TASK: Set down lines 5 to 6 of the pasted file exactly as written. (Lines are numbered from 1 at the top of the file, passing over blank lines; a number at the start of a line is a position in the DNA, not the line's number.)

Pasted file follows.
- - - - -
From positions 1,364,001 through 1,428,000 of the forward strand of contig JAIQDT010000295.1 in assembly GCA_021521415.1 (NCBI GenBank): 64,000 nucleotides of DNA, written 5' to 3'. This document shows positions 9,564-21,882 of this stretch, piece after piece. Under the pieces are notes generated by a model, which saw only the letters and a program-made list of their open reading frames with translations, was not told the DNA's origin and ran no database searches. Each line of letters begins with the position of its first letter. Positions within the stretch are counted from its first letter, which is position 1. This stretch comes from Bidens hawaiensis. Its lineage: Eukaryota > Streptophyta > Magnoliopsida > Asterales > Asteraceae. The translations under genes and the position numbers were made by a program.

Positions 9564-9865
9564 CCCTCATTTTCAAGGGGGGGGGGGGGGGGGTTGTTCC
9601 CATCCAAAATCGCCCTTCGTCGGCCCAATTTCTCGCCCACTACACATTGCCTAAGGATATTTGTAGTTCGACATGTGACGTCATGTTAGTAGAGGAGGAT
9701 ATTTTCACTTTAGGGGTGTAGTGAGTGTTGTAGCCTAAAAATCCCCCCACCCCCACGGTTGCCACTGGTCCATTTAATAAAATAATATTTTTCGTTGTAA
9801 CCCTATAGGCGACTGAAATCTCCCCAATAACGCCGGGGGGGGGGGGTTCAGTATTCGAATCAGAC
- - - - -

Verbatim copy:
9701 ATTTTCACTTTAGGGGTGTAGTGAGTGTTGTAGCCTAAAAATCCCCCCACCCCCACGGTTGCCACTGGTCCATTTAATAAAATAATATTTTTCGTTGTAA
9801 CCCTATAGGCGACTGAAATCTCCCCAATAACGCCGGGGGGGGGGGGTTCAGTATTCGAATCAGAC